I used NGO reports to make a work of theater that reflects labor conditions—there’s a reason people don’t read NGO reports, and it’s because they’re dreadfully boring and lack a dramatic arc. Brian Williams wanted to have a pithy war anecdote, and no one wants to hear a war story about a journalist who arrived approximately an hour after a rocket attack.

I’ve learned the hard way that journalism is a form of storytelling that sets as its goal the unbiased presentation of truth. We all know that’s impossible, but it doesn’t change the vital nature of that charge: Details matter in journalism because all stories are fiction. It’s only the difficult, piecemeal work of dedicated journalists that permits us to believe we can trust what we read, watch, and listen to.

I know that now because I broke the rules. I took a work I’d made in the theater and allowed This American Life to air it. I told myself that I needed to do this so the larger story of the brutal labor practices of our largest corporations would be heard in a way that connected as it had in the theater.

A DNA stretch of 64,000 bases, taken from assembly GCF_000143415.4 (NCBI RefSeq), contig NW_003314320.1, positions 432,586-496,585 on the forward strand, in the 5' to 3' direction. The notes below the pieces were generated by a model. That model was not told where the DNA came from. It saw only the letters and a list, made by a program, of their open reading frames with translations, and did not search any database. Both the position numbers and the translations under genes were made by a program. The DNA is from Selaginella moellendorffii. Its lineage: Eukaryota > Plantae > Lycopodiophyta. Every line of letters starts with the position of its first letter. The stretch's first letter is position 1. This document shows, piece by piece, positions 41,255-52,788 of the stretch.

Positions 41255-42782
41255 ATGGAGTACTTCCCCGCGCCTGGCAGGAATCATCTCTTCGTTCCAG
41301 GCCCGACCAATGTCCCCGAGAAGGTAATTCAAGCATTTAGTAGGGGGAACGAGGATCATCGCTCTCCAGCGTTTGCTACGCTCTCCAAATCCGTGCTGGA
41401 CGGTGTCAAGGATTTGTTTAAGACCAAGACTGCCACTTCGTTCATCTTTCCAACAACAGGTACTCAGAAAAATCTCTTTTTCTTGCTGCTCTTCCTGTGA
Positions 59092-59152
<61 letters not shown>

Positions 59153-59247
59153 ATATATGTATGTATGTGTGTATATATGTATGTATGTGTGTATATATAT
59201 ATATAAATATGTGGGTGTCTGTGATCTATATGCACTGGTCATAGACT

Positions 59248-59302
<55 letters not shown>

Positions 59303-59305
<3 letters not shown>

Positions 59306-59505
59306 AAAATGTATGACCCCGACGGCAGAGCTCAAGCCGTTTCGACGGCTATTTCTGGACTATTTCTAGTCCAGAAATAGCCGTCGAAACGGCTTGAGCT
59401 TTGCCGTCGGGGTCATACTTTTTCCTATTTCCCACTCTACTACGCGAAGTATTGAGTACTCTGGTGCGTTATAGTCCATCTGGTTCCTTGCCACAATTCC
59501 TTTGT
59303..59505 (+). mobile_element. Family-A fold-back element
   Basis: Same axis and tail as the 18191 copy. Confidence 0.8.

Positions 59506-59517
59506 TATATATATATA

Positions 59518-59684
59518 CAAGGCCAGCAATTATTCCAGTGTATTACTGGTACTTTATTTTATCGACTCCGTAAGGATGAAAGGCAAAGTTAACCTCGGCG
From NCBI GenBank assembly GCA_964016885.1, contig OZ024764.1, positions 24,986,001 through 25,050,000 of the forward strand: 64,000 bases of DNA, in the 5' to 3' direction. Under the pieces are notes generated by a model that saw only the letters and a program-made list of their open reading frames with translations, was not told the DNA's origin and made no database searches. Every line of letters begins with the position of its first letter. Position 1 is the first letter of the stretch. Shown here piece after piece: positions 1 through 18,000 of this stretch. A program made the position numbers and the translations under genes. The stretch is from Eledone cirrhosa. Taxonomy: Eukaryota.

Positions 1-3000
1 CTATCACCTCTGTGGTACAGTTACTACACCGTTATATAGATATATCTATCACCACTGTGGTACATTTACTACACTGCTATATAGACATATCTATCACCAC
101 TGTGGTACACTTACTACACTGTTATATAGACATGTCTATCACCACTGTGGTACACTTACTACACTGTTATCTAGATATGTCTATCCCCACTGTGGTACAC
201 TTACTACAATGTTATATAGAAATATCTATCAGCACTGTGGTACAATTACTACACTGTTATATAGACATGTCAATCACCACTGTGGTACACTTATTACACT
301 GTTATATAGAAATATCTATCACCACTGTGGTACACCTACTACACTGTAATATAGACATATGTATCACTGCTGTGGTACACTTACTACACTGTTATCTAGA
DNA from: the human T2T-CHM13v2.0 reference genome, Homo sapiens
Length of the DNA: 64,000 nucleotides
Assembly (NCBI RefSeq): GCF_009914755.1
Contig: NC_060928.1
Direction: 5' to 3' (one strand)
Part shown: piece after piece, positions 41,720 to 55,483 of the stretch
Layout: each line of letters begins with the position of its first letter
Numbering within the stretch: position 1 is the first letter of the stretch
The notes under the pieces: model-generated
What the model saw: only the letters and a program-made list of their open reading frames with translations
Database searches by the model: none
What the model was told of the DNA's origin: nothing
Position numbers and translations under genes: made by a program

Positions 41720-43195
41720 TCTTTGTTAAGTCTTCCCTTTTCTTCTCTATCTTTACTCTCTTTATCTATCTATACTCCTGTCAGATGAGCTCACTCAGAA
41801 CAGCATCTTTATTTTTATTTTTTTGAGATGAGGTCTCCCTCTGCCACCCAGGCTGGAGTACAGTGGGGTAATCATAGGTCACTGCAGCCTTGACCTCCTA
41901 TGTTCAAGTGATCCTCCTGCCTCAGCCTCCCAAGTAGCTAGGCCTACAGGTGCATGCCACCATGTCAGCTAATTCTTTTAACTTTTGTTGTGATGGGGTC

What I didn’t understand is that when you assume narrative authority and you break the rules, it hurts people. Storytelling is an act of faith on the part of the listener, and that faith is most fragile and vital for those practicing journalism.

Right now Brian Williams is receiving the scorn and contempt of the world at large, which, I can tell you, feels like thousands of bloodthirsty strangers cutting you with tiny invisible knives. I know it has to hurt. I remember clearly how tempting it was to hide. I didn’t, and from the other side of it, all I can say is that it is one of the first good decisions I made.